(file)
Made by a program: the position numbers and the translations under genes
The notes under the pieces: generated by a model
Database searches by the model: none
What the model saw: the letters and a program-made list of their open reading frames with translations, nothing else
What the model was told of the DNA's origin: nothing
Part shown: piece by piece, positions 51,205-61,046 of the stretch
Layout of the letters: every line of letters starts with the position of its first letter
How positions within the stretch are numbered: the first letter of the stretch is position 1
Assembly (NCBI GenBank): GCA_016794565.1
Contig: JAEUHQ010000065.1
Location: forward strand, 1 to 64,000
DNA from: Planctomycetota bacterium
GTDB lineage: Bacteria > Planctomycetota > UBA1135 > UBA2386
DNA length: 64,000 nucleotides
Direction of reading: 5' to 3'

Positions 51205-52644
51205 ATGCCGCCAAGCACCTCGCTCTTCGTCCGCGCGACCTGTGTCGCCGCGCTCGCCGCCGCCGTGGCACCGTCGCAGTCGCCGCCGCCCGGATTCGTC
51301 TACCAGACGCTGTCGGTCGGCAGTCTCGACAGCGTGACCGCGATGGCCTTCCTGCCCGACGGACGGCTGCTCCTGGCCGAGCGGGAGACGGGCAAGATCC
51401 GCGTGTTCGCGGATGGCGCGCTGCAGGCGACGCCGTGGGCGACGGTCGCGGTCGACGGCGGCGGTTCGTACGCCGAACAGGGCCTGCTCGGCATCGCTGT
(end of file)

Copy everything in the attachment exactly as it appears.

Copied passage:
Made by a program: the position numbers and the translations under genes
The notes under the pieces: generated by a model
Database searches by the model: none
What the model saw: the letters and a program-made list of their open reading frames with translations, nothing else
What the model was told of the DNA's origin: nothing
Part shown: piece by piece, positions 51,205-61,046 of the stretch
Layout of the letters: every line of letters starts with the position of its first letter
How positions within the stretch are numbered: the first letter of the stretch is position 1
Assembly (NCBI GenBank): GCA_016794565.1
Contig: JAEUHQ010000065.1
Location: forward strand, 1 to 64,000
DNA from: Planctomycetota bacterium
GTDB lineage: Bacteria > Planctomycetota > UBA1135 > UBA2386
DNA length: 64,000 nucleotides
Direction of reading: 5' to 3'

Positions 51205-52644
51205 ATGCCGCCAAGCACCTCGCTCTTCGTCCGCGCGACCTGTGTCGCCGCGCTCGCCGCCGCCGTGGCACCGTCGCAGTCGCCGCCGCCCGGATTCGTC
51301 TACCAGACGCTGTCGGTCGGCAGTCTCGACAGCGTGACCGCGATGGCCTTCCTGCCCGACGGACGGCTGCTCCTGGCCGAGCGGGAGACGGGCAAGATCC
51401 GCGTGTTCGCGGATGGCGCGCTGCAGGCGACGCCGTGGGCGACGGTCGCGGTCGACGGCGGCGGTTCGTACGCCGAACAGGGCCTGCTCGGCATCGCTGT